The strategy focusses on five key pillars to improving industrial competitiveness including skills, sectors, technologies, access to finance and reform of government procurement practices.
Evidence in Cable’s speech of progress in addressing these elements was strongest with regards to sectors and skills where the business minister pointed to a range of formal and less formal sector strategies which he says are bring renewed confidence to aerospace, automotive and chemicals supply chains among others.
On skills, Cable acknowledged that immediate gaps are still a problem but seemed confident that the rehabilitation of vocational education in the UK is well underway. He particularly pointed to increase in apprenticeship numbers.
Cable admitted the need for more work and policy development to encourage lending to SMEs.
“Net lending to SMEs is declining,” he acknowledged, while mortgage lending is increasing risking the creation of a new lending bubble.
Energy costs were the second major area that the business minister promised to work hard to address in the year ahead.
He said that government understands “the message that we shouldn’t be dealing with the problem of climate change at your expense”.
He went on to summarise a few ways in which he hoped government would be able to prevent the costs of “sensible policies” falling on manufacturers who cannot support them. He spoke of plans revisit Contracts for Difference and exemption packages for energy intensive users contribution to the establishment of the Green Economy.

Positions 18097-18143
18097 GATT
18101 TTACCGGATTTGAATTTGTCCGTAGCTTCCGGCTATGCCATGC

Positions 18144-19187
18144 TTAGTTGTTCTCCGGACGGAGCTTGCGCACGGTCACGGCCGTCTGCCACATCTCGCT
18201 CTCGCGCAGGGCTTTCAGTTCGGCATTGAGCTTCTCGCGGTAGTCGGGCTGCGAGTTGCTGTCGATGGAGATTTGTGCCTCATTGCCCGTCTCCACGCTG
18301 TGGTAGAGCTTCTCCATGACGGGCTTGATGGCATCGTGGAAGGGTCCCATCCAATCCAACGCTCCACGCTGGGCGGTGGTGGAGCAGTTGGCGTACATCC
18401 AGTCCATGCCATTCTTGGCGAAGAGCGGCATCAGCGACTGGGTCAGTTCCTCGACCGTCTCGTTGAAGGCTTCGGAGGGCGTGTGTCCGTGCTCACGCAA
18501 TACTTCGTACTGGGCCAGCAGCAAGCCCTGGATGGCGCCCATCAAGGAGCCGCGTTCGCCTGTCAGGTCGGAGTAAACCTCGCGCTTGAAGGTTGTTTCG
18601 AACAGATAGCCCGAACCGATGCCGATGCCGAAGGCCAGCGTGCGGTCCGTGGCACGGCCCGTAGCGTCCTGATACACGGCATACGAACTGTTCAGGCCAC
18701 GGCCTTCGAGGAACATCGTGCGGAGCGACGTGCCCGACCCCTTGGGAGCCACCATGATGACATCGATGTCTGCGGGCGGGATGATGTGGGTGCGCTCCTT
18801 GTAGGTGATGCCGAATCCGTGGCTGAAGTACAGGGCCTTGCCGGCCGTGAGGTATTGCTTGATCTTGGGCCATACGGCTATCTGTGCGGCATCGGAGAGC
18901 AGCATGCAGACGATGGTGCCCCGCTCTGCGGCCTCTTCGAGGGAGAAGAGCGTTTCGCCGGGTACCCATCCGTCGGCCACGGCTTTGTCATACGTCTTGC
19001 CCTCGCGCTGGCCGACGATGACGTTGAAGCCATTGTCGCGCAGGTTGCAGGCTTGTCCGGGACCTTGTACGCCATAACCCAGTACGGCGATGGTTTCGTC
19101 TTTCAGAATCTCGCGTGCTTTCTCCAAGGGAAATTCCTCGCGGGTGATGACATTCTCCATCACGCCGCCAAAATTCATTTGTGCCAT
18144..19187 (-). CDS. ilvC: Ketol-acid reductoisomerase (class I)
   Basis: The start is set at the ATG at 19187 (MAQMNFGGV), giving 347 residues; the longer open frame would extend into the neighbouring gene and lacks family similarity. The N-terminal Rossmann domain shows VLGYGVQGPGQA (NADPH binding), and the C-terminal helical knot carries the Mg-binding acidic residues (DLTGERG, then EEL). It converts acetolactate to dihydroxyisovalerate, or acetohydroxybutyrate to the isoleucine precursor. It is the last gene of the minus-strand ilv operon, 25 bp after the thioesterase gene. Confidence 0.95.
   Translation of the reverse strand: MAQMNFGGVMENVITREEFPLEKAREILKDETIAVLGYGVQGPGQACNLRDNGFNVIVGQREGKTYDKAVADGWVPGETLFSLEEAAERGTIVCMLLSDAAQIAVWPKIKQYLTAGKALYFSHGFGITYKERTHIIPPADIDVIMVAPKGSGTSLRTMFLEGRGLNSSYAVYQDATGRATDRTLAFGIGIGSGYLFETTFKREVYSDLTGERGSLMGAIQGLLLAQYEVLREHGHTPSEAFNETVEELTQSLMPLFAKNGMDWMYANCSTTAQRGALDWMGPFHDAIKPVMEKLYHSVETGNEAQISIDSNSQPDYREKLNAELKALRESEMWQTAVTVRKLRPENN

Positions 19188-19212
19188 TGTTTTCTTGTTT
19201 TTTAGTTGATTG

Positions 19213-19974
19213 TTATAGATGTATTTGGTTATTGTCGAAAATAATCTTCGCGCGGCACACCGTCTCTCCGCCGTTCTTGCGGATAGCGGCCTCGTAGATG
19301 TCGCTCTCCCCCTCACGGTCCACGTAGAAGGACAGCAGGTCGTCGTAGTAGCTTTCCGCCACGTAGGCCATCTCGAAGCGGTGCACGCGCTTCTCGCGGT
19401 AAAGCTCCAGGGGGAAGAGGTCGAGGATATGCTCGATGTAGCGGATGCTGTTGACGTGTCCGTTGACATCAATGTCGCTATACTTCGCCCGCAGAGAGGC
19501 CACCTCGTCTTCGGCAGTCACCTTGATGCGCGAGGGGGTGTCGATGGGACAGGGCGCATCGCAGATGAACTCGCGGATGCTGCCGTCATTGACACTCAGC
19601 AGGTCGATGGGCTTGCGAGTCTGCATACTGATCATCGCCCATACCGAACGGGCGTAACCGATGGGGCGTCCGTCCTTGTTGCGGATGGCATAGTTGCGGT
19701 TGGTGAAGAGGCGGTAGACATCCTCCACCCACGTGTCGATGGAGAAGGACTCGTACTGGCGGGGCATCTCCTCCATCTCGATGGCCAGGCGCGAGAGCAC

Little detail was included however as the Chancellor’s Budget announcement looms on March 19.
In response to a question on the likely longevitiy of the current industrial strategy in the event of a change of government at the next election Mr Cable said: “I think there is a high level of consensus about industrial strategy across parties.”
He added: “One of my objectives has been to create an industrial strategy that will survive a change of government. Otherwise, what is the point?”
Cable’s presentation was followed by a characteristically off the cuff speech from Ken Clarke, minister without portfolio.
Mr Clarke consolidated Cable’s messages about the commitment of the current government to work with business to achieve growth.
He focussed on the importance of trade, urging industry to exploit and extract value from ministerial visits abroad, he also updated delegates on progress towards signing a new transatlantic trade agreement with the USA – the TTIP.
He closed with a firm statement that a treaty of this kind, with great potential benefits for business, could not be negotiated by Britain from a position outside the EU.
The EEF National Manufacturing Conference 2014 was followed by EEF’s Annual Member Dinner. Speakers at this event included EEF chairman Martin Temple, shadow business secretary Chuka Umunna and political columnist Matthew Parris.
The hot topic of the evening was energy costs withMartin Temple delivering an impassioned but clearly argued case for commercial energy market reform and the review of green taxes in the UK.